Look at your screen to determine how the toolbars are displayed. If they are not displayed on two rows, as shown in Figure 1.11, click the Toolbar Options button , as shown in Figure 1.12, and click Show Buttons on Two Rows.
On the Standard toolbar, point to, but do not click, any button.
On the Formatting toolbar, point to, but do not click, any button. The ScreenTip displays.
More Knowledge: Displaying a Toolbar
Right-click any toolbar to select another toolbar.
If a toolbar is missing entirely, point to an existing toolbar or to the menu bar and click the right mouse button (also known as right-clicking). On the shortcut menu that displays, point to the name of the toolbar you wish to display and click the left mouse button. Alternatively, display the View menu, point to Toolbars, and then click the name of the toolbar you wish to display.
When you open the PowerPoint program, the task pane displays on the right side of your window. A task pane is a window within a Microsoft Office application that provides commonly used commands. Its location allows you to use these commands while still working on your files. In PowerPoint, the task pane allows you to complete many tasks, including opening and creating files, adding graphic images, and changing the design of your slides. When you open your presentation, the task pane closes. In this activity, you will redisplay and then close the task pane.
On the menu bar, click View, and then click Task Pane.
Click Other Task Panes to view the list and compare your screen with Figure 1.13.
At the top of the task pane, click Close .
In the same way that you use file folders to organize your paper documents, Windows uses a hierarchy of electronic folders to keep your electronic files organized. Using Windows hierarchy of folders, you can group your files in a logical manner. Currently, the file p01A_Expansion is displayed in your PowerPoint window. To change the name of the file or its directory or drive location, or to create a new folder in which to store your files, use the Save As command on the File menu.
Check with your instructor or lab coordinator to see where you will be storing your documents, for example, on your own disk or USB flash drive, or on a network drive, and be sure that storage location is available. Then, on the menu bar, click File, and then click Save As.
In the Save As dialog box, at the right edge of the Save in box, click the Save in arrow to view a list of the drives available to you.
Navigate to the drive on which you will be storing your folders and presentationsfor example, 3 ½ Floppy (A:), a USB flash drive that you have connected, or the drive designated by your instructor or lab coordinator.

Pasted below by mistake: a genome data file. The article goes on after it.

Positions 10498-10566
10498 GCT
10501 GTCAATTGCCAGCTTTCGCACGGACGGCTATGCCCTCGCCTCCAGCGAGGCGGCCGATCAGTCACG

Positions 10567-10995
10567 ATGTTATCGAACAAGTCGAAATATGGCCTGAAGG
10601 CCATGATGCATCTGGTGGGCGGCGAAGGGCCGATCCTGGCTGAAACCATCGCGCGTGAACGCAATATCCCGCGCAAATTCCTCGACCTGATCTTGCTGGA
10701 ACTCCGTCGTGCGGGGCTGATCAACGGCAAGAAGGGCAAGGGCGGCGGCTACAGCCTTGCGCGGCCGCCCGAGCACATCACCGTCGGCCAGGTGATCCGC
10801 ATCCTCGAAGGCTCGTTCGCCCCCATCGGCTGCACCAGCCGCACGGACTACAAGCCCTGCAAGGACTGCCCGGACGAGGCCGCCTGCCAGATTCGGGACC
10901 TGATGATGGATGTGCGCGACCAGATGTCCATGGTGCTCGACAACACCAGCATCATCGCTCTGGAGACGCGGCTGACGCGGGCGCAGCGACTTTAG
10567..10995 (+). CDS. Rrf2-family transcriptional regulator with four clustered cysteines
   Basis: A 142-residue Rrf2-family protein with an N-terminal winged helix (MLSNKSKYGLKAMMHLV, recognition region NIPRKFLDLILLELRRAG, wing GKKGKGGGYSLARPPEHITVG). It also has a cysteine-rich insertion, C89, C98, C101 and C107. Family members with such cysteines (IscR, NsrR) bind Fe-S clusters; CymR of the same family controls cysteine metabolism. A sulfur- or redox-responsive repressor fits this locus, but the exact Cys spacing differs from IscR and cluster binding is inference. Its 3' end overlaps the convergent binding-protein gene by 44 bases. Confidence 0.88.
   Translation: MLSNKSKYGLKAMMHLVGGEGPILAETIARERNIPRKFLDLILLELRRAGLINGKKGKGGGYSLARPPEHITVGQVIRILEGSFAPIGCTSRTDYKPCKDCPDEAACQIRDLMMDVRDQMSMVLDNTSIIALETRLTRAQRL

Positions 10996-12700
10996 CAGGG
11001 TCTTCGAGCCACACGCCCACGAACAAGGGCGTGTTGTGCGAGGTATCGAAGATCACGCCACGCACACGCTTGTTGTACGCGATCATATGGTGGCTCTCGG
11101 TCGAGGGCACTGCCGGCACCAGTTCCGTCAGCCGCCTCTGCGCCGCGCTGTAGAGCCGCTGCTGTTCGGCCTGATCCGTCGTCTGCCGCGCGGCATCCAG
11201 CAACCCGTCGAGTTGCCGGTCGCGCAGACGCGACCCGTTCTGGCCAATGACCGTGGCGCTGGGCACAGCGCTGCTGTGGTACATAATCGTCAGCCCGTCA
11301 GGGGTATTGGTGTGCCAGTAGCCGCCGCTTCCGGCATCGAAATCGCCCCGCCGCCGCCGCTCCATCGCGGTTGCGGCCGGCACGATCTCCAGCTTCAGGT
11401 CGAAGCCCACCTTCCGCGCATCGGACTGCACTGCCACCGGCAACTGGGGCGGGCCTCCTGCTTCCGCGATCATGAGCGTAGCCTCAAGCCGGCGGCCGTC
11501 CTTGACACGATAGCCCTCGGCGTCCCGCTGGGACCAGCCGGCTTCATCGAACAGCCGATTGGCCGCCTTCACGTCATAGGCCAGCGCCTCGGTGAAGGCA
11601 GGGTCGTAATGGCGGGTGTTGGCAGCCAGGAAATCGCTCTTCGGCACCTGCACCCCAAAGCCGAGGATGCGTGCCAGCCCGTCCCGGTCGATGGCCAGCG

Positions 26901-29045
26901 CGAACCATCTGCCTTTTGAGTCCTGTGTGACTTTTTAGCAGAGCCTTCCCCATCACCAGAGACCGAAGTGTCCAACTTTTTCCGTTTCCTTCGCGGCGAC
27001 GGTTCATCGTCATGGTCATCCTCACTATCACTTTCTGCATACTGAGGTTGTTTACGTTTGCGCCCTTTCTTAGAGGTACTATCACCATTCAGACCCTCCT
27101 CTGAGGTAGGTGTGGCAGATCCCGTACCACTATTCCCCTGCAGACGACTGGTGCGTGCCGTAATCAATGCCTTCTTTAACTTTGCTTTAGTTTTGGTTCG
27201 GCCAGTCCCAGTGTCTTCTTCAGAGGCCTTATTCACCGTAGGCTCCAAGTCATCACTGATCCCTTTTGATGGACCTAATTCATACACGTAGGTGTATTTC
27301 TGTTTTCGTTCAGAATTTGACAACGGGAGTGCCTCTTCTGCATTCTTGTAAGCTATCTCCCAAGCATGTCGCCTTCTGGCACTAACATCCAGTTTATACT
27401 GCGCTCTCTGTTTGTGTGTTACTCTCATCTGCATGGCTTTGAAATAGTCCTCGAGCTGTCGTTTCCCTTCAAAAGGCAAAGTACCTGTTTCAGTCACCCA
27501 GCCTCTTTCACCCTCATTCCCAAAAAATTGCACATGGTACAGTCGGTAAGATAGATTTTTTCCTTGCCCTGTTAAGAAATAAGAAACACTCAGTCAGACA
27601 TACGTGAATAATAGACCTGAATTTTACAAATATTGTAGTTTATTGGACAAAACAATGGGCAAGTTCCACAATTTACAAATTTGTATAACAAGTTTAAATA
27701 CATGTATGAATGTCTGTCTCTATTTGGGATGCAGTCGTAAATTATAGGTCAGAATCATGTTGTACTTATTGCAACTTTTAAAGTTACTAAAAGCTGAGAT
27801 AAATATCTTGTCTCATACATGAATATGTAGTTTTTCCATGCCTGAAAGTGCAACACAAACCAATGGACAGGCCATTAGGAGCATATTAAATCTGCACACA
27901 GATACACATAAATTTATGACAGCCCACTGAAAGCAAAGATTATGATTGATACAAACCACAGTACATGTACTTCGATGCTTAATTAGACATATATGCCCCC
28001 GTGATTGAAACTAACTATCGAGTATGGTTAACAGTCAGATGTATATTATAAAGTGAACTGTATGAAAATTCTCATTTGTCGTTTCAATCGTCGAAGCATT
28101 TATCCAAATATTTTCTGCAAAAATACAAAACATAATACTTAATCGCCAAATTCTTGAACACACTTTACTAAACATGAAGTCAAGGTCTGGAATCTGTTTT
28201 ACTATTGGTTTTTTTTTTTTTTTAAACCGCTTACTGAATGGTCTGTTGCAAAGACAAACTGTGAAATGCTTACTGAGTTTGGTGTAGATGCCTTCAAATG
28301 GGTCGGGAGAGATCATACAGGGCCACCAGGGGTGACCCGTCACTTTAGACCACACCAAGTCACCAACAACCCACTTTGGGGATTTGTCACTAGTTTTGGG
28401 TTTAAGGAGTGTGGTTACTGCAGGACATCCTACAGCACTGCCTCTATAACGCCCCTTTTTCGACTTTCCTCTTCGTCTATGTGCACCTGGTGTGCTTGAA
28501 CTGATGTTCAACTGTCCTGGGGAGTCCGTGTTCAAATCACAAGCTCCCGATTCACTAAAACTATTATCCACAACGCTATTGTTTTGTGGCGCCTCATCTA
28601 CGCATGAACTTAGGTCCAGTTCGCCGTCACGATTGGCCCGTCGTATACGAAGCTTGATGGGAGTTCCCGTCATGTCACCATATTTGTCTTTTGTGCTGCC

To the right of the Save in box, notice the row of buttons. Click the Create New Folder button and notice that the New Folder dialog box displays, as shown in Figure 1.14.
In the Name box, type PowerPoint Chapter 1 to create a new folder on your disk, and then click OK.
In the lower portion of the Save As dialog box, locate the File name box.
Click to position your insertion point in the File name box and type as necessary to save the file with the name 1A_Expansion_Firstname_Lastname See Figure 1.15.
Throughout this textbook, you will be instructed to save your files using the file name followed by your first and last name. Check with your instructor to see if there is some other file naming arrangement for your course.
In the lower right corner, click the Save button or press . The new file name displays in the title bar.
When you are finished working on a presentation, you should save and close it. Closing a file means that you are removing it from your systems random access memory (RAM). You should save a file before closing it, but if you forget to save, PowerPoint will remind you. You can exit the PowerPoint program by clicking Exit from the File menu or by closing all open presentations and then clicking the Close button at the extreme right edge of the title bar.
With your file 1A_Expansion_Firstname_Lastname still displayed, move your pointer to the menu bar and click File. Click Close.
Another Way: To Close a File
You can also close a file by clicking the Close Window button.
On the menu bar, click File, and then click Exit to close PowerPoint.
Chapter One. Creating Documents with Microsoft Word 2003
Chapter Two. Formatting and Organizing Text
Chapter Three. Using Graphics and Tables
Chapter Four. Using Special Document Formats, Columns, and Mail Merge
Chapter One. Creating a Worksheet and Charting Data
Chapter Two. Designing Effective Worksheets
Chapter Three. Using Functions and Data Tables
Chapter One. Getting Started with Access Databases and Tables
Chapter Two. Sort, Filter, and Query a Database
Chapter Three. Forms and Reports
Chapter One. Getting Started with PowerPoint 2003
Chapter Two. Creating a Presentation
Chapter Three. Formatting a Presentation
Chapter One. Using Access Data with Other Office Applications
Chapter Two. Using Tables in Word and Excel
Chapter Three. Using Excel as a Data Source in a Mail Merge
Chapter Four. Linking Data in Office Documents
Chapter Five. Creating Presentation Content from Office Documents
GO! with Microsoft Office 2003 Brief (2nd Edition)
Practical Intrusion Analysis: Prevention and Detection for the Twenty-First Century: Prevention and Detection for the Twenty-First Century